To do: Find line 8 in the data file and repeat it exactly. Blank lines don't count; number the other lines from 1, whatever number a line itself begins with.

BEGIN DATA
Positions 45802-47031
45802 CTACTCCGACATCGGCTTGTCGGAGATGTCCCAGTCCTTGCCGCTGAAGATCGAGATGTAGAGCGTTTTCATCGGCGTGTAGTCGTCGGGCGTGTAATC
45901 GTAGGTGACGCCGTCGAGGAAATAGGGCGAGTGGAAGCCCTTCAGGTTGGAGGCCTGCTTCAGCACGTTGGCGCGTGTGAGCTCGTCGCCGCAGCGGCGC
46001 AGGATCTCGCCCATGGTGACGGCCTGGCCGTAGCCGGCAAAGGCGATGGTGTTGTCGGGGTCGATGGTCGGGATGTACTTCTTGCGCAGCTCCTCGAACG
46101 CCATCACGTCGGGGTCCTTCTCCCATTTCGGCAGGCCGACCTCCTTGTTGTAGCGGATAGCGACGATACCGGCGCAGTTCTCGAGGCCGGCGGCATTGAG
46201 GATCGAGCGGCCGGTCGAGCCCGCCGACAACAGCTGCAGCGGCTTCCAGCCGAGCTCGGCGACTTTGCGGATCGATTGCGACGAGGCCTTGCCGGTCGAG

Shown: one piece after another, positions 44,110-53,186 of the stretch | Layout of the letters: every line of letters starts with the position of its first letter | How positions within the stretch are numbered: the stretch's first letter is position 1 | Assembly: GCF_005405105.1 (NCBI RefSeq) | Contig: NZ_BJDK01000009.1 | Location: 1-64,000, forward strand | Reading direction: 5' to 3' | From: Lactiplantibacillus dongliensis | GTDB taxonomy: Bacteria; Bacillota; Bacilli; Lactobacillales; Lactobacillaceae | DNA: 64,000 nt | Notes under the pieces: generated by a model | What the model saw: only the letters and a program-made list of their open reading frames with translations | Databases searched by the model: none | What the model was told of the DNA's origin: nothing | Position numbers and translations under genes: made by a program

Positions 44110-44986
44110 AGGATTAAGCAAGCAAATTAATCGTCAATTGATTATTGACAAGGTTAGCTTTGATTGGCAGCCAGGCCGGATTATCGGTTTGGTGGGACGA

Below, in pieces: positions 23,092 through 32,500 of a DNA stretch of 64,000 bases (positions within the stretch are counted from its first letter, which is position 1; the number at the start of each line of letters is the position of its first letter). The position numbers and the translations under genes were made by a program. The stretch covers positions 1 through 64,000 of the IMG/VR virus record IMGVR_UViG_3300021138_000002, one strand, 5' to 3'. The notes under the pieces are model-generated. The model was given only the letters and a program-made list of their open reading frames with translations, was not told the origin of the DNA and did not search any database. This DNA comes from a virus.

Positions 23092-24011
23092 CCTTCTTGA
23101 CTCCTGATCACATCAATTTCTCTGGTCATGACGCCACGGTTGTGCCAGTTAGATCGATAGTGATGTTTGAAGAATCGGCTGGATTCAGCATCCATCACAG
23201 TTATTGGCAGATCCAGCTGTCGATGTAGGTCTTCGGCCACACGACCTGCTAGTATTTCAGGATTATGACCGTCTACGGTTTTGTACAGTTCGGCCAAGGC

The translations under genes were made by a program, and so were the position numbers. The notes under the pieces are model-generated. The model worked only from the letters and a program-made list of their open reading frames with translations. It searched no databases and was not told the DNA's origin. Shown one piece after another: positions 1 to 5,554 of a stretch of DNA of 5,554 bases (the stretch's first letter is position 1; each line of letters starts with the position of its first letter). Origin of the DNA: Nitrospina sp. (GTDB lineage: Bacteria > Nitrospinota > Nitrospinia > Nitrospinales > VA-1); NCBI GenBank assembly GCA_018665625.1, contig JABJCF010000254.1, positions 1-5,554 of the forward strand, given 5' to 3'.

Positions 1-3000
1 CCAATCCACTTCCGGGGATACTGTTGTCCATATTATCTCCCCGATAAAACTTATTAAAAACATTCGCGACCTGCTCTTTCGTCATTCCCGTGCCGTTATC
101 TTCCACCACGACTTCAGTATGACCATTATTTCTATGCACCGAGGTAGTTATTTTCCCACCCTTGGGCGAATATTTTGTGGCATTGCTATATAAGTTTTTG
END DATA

Positions 44110-44986